As wireless communication systems have become increasingly popular, a demand has developed for less expensive yet spectrally clean radio frequency (RF) transmitters having constant envelope modulation systems. High quality RF transmitters typically include relatively expensive components. For example, certain bandpass filters, such as surface acoustic wave (SAW) filters provide excellent performance yet are relatively expensive. Many applications further require transmitters that exhibit low power consumption. It is also desirable that transmitters be suitable for use with any of a plurality of standards for modulation, e.g., global system for mobile communication (GSM) or digital cellular system (DCS).

Constant envelope modulation systems including translation loop modulators are known to provide circuits having relatively less expensive filtering requirements. Translation loop modulators generally include a feedback loop in communication with the output oscillator that is coupled to a transmission antenna. The feedback loop permits the circuit itself to provide bandpass filtering since the output signal may be locked to a given center frequency.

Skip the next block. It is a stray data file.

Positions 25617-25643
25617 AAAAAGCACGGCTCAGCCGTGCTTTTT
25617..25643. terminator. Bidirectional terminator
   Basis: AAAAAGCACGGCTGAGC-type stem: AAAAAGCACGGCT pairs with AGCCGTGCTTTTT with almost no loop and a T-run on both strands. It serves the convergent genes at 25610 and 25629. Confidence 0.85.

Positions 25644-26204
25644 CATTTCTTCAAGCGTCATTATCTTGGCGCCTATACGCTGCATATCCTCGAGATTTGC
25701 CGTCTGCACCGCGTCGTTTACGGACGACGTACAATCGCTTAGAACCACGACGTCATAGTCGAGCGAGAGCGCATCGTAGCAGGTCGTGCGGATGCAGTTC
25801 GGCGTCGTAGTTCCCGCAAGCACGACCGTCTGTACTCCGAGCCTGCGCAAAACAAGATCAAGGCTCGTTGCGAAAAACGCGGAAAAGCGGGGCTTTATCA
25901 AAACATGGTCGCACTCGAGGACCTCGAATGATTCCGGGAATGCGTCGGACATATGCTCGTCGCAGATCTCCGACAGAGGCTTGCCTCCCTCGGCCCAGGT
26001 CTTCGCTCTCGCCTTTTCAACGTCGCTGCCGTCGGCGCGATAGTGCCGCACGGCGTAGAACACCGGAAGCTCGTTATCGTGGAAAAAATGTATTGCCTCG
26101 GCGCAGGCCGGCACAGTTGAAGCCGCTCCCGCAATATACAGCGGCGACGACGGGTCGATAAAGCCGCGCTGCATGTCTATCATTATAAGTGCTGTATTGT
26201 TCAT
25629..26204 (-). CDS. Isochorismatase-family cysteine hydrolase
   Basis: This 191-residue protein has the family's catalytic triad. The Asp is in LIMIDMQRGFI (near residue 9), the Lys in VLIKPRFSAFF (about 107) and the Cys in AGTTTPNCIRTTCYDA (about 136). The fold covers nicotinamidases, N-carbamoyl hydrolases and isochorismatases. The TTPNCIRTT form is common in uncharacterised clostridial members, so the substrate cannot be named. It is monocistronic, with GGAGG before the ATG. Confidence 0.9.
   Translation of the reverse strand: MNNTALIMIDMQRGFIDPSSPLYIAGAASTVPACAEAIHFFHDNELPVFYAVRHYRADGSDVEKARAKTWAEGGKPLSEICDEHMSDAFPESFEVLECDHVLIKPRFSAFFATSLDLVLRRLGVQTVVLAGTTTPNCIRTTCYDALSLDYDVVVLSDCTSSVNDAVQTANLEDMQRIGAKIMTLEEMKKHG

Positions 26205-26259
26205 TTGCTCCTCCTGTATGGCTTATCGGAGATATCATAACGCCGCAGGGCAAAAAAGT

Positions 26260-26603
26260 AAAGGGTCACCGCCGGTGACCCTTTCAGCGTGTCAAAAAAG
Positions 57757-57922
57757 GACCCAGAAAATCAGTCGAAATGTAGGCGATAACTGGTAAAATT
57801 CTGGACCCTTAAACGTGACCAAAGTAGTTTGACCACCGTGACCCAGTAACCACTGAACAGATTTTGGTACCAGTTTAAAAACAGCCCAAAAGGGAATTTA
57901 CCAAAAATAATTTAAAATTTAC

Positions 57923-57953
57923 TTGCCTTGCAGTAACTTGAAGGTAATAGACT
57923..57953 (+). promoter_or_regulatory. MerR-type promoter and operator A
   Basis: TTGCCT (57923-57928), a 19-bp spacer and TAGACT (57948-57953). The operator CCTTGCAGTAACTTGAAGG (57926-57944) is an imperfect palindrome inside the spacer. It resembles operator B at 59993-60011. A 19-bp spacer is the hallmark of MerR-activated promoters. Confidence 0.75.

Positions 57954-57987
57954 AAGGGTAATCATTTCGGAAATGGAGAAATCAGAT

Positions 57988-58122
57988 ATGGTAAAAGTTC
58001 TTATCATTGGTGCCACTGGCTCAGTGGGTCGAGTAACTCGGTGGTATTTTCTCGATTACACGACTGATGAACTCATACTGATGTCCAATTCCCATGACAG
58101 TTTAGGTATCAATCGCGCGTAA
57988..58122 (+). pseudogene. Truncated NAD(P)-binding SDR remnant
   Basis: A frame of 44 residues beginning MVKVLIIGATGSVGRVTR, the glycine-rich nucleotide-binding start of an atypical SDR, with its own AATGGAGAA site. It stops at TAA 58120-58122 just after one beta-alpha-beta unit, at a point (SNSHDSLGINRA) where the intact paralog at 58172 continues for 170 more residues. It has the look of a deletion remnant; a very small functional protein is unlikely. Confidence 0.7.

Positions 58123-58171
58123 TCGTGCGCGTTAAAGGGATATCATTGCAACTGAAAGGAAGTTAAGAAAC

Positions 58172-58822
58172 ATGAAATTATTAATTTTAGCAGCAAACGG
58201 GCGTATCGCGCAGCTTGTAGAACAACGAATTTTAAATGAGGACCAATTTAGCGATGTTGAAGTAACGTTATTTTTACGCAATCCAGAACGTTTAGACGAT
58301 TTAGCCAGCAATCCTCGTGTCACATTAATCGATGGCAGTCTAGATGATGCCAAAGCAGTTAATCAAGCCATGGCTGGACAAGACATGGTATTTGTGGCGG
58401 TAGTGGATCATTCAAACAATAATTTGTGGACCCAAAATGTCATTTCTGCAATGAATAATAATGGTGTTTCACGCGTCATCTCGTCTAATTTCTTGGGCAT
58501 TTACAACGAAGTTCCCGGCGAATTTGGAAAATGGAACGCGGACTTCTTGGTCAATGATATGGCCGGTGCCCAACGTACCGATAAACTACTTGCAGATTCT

A conventional translation loop modulation system is shown in FIG. 1. The system includes quadrature modulation circuitry 12, phase comparitor circuitry 14, a voltage controlled oscillator (VCO) 16 coupled to an output antenna (not shown), a feedback coupler 17, and a feedback path 18. Input signals representative of the information to be modulated and transmitted may be applied to the I and Q channels of the quadrature modulator. The input signals may be modulated to adjust the phase or angle of a reference signal. This phase information is converted to a voltage signal by the phase comparitor circuitry 14, and the voltage signal is then converted to a frequency signal by the VCO 16. The feedback path 18 provides a phase locked loop to lock the VCO 16 to a given center frequency.

It is conventionally known that transmitter circuits should be designed to reduce the possibility of spurious signals (e.g., harmonics as well as foreign signals) being introduced into the system. In certain situations, the origin of some spurious signals may be extremely difficult to predict, and may be nearly impossible to simulate. To address this problem, it is conventionally believed that transmitter circuits of the type shown in FIG. 1 should be designed to be flexible so that the frequency plan may be adjusted to remove any noise from the band of interest.

For example, in certain situations, a circuit may be most easily corrected by adjusting the frequency of either the voltage controlled oscillator 20 in the phase comparitor circuitry, or the voltage controlled oscillator 22 in the feedback path. Employing two separate oscillators facilitates adjustment for reducing noise since either may be adjusted independent of the other. Moreover, the frequencies may be chosen so as to not be harmonically related, which minimizes the chance of harmonic spurious signals being produced by the oscillators.